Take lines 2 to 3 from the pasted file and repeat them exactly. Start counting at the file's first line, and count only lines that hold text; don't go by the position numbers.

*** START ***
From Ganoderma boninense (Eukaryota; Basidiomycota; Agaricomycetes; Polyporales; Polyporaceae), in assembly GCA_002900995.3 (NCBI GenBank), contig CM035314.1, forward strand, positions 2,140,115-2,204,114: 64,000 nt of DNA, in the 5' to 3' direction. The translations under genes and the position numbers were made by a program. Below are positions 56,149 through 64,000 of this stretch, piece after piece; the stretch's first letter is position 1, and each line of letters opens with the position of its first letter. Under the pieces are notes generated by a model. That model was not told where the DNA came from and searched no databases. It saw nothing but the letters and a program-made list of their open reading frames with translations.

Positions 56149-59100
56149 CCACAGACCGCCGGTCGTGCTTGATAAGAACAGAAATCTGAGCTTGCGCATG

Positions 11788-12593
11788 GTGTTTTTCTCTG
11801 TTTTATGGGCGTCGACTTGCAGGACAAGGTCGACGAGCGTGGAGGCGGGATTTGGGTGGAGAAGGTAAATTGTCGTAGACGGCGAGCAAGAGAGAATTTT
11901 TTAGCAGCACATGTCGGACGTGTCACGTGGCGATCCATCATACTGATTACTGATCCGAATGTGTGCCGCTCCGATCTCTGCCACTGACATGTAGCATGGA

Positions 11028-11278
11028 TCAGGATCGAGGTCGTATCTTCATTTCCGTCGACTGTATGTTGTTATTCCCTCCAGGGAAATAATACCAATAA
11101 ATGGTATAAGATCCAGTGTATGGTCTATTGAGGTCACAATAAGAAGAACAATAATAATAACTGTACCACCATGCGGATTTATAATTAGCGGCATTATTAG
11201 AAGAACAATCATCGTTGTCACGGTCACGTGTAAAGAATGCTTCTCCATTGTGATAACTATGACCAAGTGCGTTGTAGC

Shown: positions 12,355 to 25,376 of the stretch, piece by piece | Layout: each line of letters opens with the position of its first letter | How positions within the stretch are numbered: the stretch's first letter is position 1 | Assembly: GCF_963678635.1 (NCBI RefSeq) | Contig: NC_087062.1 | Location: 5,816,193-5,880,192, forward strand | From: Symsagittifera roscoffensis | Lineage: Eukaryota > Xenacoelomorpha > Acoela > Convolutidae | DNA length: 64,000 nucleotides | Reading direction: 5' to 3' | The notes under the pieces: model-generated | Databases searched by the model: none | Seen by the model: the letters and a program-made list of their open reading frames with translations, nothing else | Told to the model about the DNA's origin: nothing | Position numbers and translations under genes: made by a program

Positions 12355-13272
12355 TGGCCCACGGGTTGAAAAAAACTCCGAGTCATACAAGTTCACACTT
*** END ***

Positions 56149-59100
56149 CCACAGACCGCCGGTCGTGCTTGATAAGAACAGAAATCTGAGCTTGCGCATG